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  • DeuxDoigts_Tonnerre 1:54AM

Recording Mics and Placement

ScoredogScoredog Santa Barbara, Ca✭✭✭✭
Your choice and how you like to use it....studio setup.
«1

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  • I was expecting a "how to"...

    I don't know anything about studio recording but I once, at the audio show, heard a jazz band recording and commented how nice it sounded only to find out it was done live with a pair of vintage AKG C 414 (I think) and nothing else.
    I was impressed to say the least. It was the recording engineer I talked to and he said that was his preferred way to record live acoustic music.
    Every note wants to go somewhere-Kurt Rosenwinkel
  • bluetrainbluetrain Finland✭✭✭ Barault, Cach, Epiphone Triumph 1956
    I prefer to use high quality ribbon mic. Usually ribbons are quite dark and need to be placed pretty far to prevent too much proximity effect. I have this AEA N22 which is designed a little bit differently and can be placed really close. The usual condencer mics are just too bright to my taste but I haven't been able to try the expensive ones over 1k price range. I've seen many recording sessions videos of gypsy jazz guitars and usually they use combination of ribbon mic and condencer.
  • bluetrainbluetrain Finland✭✭✭ Barault, Cach, Epiphone Triumph 1956
    Here you can listen to some of my home recordings I've made entirely using ribbons on guitars and bass:
    https://soundcloud.com/tomi-kettunen
    Scoredog
  • ScoredogScoredog Santa Barbara, Ca✭✭✭✭
    Do you change proximity for rhythm and lead or keep the same. I have not tried my Royer 122 ribbon as for most acoustics I use a KM184 but I find it a bit bright for GJ.

    Thanks for your response.
  • JonJon melbourne, australiaProdigy Dupont MD50B, '79 Favino
    I like different mics for different guitars, but have been using mostly a LDC (either Audio Technica AT4050, or a good tube U47 clone I've got) and an SDC (Shure SM81 or another Neumann clone, of a KM184) together, and mixing them together. I've come to prefer this over ribbons - I used to have an AEA R84, a Cascade Fathead, and some others - but still have a locally made ribbon that is modelled on a Royer R121 that sounds good on my Dupont, but never did on my Favino, which seemed to love the condensors more. After a lot of experimenting, I like a spot straight on along the fret board, about 15-30cm away, moving closer to or further away from the sound hole (starting around the 14th fret) depending on the sound of the guitar. This seems to be working for now...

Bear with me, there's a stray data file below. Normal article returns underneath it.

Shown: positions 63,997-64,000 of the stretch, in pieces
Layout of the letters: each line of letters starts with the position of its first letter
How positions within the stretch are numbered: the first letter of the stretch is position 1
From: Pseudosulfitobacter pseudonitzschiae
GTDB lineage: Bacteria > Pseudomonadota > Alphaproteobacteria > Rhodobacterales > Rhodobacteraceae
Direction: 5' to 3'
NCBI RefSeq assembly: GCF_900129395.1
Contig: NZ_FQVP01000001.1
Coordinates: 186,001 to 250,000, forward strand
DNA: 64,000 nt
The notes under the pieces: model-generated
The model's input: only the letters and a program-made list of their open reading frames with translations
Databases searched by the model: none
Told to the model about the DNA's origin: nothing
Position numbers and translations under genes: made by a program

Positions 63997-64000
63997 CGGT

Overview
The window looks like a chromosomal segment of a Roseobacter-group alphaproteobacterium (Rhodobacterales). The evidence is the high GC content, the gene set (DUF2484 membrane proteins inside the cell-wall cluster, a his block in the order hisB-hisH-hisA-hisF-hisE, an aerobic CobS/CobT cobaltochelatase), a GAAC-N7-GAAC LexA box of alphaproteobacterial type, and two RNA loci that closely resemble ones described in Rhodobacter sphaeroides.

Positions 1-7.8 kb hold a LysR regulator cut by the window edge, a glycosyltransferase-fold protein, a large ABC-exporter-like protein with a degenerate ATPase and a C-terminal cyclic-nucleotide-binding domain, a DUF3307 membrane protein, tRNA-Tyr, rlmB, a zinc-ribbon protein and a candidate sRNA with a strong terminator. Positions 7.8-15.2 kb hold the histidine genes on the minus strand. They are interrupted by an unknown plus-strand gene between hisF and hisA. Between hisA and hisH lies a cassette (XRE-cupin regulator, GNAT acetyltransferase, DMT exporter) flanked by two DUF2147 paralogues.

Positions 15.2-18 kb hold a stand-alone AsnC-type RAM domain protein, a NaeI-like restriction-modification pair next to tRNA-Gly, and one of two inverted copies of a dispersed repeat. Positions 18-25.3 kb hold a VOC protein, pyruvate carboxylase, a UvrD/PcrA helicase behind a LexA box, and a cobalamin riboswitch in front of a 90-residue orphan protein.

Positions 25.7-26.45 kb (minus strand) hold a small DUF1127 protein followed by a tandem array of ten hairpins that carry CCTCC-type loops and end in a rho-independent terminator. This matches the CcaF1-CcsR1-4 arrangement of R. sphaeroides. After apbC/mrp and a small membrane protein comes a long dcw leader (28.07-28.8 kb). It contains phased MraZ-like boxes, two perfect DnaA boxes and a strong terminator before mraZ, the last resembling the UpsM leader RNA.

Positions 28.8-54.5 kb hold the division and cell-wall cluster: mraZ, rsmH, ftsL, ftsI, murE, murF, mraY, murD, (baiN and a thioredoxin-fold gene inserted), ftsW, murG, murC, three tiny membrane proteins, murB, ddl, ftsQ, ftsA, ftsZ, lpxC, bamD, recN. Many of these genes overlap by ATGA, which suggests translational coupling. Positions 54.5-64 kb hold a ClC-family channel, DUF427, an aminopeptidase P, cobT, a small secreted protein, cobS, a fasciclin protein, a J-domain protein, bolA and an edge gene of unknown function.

Tomi's sound with his AEA ribbon is really wonderful, but he already sounds great without the mic :)
    Scoredogbluetrain
  • I have been using either an AT 2020 or a Neumann KMS 105. On my Dunn I definitely prefer the Neumann near field slightly may 10 degrees off axis about 6 inches away from hole.

    On my DuPont it has such a bark to it on rhythm, while still up in the air I think I prefer the 2020 at about 2 feet otherwise the attack is too crisp on the recording.

    Both were used in the studio with a real engineer in January and again in March.
    Scoredog
    The Magic really starts to happen when you can play it with your eyes closed
  • pickitjohnpickitjohn South Texas Corpus, San Antonio, AustinVirtuoso Patenotte 260
    One of my Favorite recordings is Fapy and Le Jazz.

    There is an interesting thread posted ...
    Fapy Le Jazz on the vintage Mic

    http://www.djangobooks.com/forum/discussion/12041/

    Someone may have more details.. I hope.
    pick on

    pickitjohn
  • bluetrainbluetrain Finland✭✭✭ Barault, Cach, Epiphone Triumph 1956
    Scoredog wrote: »
    Do you change proximity for rhythm and lead or keep the same. I have not tried my Royer 122 ribbon as for most acoustics I use a KM184 but I find it a bit bright for GJ.

    I keep it the same. With AEA N22 I point it towards the neck and body joint around 14th fret with distance of 15cm. With "regular" ribbons this distance could be maybe 40cm-50cm and with that big distance I think the ribbon placement is not as critical. During the mixing I do a little different eq:ing for rhythm and solo. Rhythm guitar doesn't need as much bass as the solo guitar.

    ScoredogJon
  • Al WatskyAl Watsky New JerseyVirtuoso
    A stereo array of AKG 414's is very good and with tube pre's in my case do not require a lot of post production EQ. I've also started working with a CM12SE from Advanced Audio. Its a modded Chinese clone of the AKG C12. I'm encouraged. Very dimensional. So far using it mostly for classical guitar and its doing a great job.
  • JonJon melbourne, australiaProdigy Dupont MD50B, '79 Favino
    @"Al Watsky" My tube U47 clone is an Advanced Audio also - they're great, I think. Very happy with mine - on upright bass too.
    Al Watsky
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